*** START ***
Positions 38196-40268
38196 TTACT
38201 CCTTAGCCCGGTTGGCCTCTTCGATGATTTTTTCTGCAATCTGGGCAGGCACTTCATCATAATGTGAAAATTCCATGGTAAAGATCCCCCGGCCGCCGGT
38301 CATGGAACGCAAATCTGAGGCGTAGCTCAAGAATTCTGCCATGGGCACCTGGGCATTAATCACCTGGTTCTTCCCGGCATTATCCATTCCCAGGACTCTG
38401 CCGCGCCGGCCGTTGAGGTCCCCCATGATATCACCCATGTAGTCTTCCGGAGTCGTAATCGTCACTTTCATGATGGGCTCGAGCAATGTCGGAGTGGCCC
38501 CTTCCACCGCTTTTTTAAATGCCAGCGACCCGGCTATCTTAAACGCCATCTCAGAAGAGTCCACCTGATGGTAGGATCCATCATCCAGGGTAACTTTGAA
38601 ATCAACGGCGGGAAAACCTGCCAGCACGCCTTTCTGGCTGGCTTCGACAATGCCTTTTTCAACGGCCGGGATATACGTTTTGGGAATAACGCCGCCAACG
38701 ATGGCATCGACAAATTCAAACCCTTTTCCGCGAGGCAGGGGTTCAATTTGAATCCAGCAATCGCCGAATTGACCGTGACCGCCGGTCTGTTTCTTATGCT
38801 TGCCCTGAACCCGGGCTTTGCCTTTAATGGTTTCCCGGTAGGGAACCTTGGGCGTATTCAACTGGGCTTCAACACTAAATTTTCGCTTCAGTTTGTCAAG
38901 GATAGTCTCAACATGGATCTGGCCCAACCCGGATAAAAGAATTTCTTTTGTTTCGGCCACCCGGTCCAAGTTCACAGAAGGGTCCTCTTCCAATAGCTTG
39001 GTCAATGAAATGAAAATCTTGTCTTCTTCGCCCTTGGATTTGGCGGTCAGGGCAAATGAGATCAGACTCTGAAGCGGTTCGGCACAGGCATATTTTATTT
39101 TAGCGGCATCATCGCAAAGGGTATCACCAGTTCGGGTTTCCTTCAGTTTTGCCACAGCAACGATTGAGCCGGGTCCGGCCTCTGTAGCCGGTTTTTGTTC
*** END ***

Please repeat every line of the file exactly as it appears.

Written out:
Positions 38196-40268
38196 TTACT
38201 CCTTAGCCCGGTTGGCCTCTTCGATGATTTTTTCTGCAATCTGGGCAGGCACTTCATCATAATGTGAAAATTCCATGGTAAAGATCCCCCGGCCGCCGGT
38301 CATGGAACGCAAATCTGAGGCGTAGCTCAAGAATTCTGCCATGGGCACCTGGGCATTAATCACCTGGTTCTTCCCGGCATTATCCATTCCCAGGACTCTG
38401 CCGCGCCGGCCGTTGAGGTCCCCCATGATATCACCCATGTAGTCTTCCGGAGTCGTAATCGTCACTTTCATGATGGGCTCGAGCAATGTCGGAGTGGCCC
38501 CTTCCACCGCTTTTTTAAATGCCAGCGACCCGGCTATCTTAAACGCCATCTCAGAAGAGTCCACCTGATGGTAGGATCCATCATCCAGGGTAACTTTGAA
38601 ATCAACGGCGGGAAAACCTGCCAGCACGCCTTTCTGGCTGGCTTCGACAATGCCTTTTTCAACGGCCGGGATATACGTTTTGGGAATAACGCCGCCAACG
38701 ATGGCATCGACAAATTCAAACCCTTTTCCGCGAGGCAGGGGTTCAATTTGAATCCAGCAATCGCCGAATTGACCGTGACCGCCGGTCTGTTTCTTATGCT
38801 TGCCCTGAACCCGGGCTTTGCCTTTAATGGTTTCCCGGTAGGGAACCTTGGGCGTATTCAACTGGGCTTCAACACTAAATTTTCGCTTCAGTTTGTCAAG
38901 GATAGTCTCAACATGGATCTGGCCCAACCCGGATAAAAGAATTTCTTTTGTTTCGGCCACCCGGTCCAAGTTCACAGAAGGGTCCTCTTCCAATAGCTTG
39001 GTCAATGAAATGAAAATCTTGTCTTCTTCGCCCTTGGATTTGGCGGTCAGGGCAAATGAGATCAGACTCTGAAGCGGTTCGGCACAGGCATATTTTATTT
39101 TAGCGGCATCATCGCAAAGGGTATCACCAGTTCGGGTTTCCTTCAGTTTTGCCACAGCAACGATTGAGCCGGGTCCGGCCTCTGTAGCCGGTTTTTGTTC